PHOTO: Kal Penn as Kumar Patel in the 2008 film “Harold and Kumar Go to Guantanamo Bay”

Russia’s “information” on the crisis in Syria is not known to start from a position of truth. Moscow was quick to rewrite the Assad regime’s August 2013 chemical weapons attacks near Damascus as a “false flag” operation by rebels on opposition-held territory. More recently, it has portrayed its 25-day bombing campaign as a fight against the Islamic State, even though 80% of the attacks have been on areas occupied by rebels.

Still Russia’s Ambassador to Britain, Alexander Yakovenko, made an extra effort this week in his search for Syria’s “terrorists” — he went all the way to Hollywood to find them.

On Wednesday, Yakovenko castigated Washington for alleged duplicity in the battle against the Islamic State:

The photograph is not the standard one of an ISIS fighter. One might wonder, for example, when the militants began donning turbans. And that car, with its very nice seats, does not look to be one of the Toyotas that the Islamic State is driving around Iraq and Syria.

Still, the Ambassador’s tweet might have taken its place in the roll call of Russia’s vital information about the campaign against terrorism had it not been for a sharp-eyed observer named Kal Penn.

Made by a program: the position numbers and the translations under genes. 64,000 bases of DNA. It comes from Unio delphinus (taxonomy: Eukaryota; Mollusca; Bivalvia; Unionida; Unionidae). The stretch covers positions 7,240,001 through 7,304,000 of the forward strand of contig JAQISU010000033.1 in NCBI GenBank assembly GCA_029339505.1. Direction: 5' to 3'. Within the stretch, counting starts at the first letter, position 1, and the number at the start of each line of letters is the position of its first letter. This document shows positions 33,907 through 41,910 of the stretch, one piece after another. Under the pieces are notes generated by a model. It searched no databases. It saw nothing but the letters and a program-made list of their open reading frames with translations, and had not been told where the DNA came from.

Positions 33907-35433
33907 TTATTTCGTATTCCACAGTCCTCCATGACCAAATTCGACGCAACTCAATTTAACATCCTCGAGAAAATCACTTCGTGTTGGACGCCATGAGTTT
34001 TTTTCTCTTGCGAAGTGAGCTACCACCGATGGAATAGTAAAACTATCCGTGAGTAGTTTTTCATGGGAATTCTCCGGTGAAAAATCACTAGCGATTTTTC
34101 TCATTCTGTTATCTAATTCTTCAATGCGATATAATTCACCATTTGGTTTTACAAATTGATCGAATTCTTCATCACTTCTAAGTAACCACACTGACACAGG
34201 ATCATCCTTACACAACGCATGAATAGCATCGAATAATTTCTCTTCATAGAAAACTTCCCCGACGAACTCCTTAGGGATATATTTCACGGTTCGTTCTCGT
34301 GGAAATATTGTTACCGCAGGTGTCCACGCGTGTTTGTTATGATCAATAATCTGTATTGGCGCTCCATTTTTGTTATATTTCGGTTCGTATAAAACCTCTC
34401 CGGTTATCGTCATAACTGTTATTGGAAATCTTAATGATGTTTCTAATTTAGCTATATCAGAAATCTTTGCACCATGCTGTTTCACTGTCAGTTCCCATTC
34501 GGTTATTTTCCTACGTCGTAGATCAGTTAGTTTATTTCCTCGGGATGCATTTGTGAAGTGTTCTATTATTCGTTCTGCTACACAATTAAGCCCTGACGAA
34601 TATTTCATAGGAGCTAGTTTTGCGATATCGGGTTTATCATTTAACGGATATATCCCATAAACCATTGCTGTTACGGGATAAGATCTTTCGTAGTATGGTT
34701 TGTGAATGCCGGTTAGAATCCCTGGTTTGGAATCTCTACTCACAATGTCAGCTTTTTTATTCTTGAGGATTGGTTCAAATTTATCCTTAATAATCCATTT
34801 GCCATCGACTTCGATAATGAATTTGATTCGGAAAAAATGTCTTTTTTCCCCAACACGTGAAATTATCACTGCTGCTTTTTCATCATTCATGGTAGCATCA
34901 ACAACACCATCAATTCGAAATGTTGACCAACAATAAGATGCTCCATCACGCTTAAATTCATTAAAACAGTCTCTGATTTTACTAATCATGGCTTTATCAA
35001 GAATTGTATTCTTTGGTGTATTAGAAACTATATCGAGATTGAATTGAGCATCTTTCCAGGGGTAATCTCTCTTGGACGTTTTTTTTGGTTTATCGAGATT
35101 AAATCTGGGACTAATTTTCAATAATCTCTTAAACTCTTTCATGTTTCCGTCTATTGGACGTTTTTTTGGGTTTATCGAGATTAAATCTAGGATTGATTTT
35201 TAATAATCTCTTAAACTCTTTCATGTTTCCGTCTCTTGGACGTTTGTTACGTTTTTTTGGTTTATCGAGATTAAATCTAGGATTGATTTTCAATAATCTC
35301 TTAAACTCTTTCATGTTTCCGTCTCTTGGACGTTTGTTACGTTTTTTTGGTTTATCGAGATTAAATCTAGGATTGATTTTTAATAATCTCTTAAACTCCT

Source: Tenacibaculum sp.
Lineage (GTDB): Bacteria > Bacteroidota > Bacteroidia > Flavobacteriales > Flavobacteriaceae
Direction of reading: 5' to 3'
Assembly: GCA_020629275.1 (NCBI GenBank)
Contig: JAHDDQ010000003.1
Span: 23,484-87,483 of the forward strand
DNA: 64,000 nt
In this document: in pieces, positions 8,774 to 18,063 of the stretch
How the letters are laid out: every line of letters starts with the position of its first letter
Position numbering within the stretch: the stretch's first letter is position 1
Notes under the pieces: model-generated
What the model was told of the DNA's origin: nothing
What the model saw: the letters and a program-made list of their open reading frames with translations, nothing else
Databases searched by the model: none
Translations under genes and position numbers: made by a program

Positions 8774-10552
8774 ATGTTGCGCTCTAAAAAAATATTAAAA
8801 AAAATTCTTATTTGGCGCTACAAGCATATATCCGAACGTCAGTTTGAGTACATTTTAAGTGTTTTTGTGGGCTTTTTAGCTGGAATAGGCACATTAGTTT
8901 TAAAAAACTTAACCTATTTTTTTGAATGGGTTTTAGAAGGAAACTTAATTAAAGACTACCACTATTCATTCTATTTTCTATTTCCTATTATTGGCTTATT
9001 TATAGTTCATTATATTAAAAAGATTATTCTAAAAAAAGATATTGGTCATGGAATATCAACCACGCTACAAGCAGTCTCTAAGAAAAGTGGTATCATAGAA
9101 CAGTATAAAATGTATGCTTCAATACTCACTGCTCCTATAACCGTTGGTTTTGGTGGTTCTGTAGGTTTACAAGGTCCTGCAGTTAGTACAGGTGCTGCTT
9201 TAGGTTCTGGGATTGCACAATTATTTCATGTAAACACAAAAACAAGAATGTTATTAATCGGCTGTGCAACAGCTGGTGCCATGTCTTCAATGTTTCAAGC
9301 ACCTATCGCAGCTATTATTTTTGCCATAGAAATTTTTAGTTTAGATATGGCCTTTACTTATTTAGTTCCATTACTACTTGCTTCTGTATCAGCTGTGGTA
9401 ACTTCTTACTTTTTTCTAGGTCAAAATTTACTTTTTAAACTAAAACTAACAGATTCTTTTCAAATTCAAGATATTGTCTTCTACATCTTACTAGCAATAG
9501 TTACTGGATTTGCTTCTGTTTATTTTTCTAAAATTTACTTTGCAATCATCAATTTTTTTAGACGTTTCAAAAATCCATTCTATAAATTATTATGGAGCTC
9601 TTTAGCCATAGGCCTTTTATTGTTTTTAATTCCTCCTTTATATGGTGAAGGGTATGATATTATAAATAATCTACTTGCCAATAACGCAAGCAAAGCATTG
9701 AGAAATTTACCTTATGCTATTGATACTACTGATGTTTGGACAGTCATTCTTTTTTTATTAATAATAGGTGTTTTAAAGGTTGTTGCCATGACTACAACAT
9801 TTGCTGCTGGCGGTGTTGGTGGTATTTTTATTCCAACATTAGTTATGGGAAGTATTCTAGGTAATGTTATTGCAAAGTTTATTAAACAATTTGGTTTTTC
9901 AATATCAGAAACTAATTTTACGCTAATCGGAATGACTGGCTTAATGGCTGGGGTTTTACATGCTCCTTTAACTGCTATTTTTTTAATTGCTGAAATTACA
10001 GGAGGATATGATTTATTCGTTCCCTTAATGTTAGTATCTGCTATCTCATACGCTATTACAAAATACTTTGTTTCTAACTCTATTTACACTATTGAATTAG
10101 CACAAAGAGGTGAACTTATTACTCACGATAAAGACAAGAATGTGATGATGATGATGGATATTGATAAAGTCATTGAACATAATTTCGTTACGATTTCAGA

Kal Penn is a former White House official. More importantly in this case, he was an actor before he went to Washington. Most importantly, he recognized that the laughing, wide-eyed “terrorist” is in fact one of his starring roles.

For those of you new to “stoner comedies” — think Cheech and Chong in the 1970s — Harold and Kumar updated the genre, beginning with “Harold and Kumar Go to White Castle” in 2004.

“Harold and Kumar Go to Guantanamo Bay” — the film providing the image for the Ambassador’s tweet — linked the drug-addled heroes with the War on Terror, but one in which the Islamic State had yet to make an appearance. Instead, the boys are facing challenges from the neurotic officials of the Department of Homeland Security to an “inbred trailer home family to the Ku Klux Klan to Neil Patrick Harris”.

Still, Penn’s Indian character of Kumar still makes his mark at the top of Google searches for “terrorist laughing”, more than enough to qualify as hard fact for a Russian Ambassador looking for news from Syria:

Yakovenko’s “terrorist” tweet is still proudly featured on his timeline, although he has moved to other important news: “On the 70th anniversary of the UN Day, Russia renews commitment to the basic principles of the UN Charter.”

However, Penn stayed with the story to make a point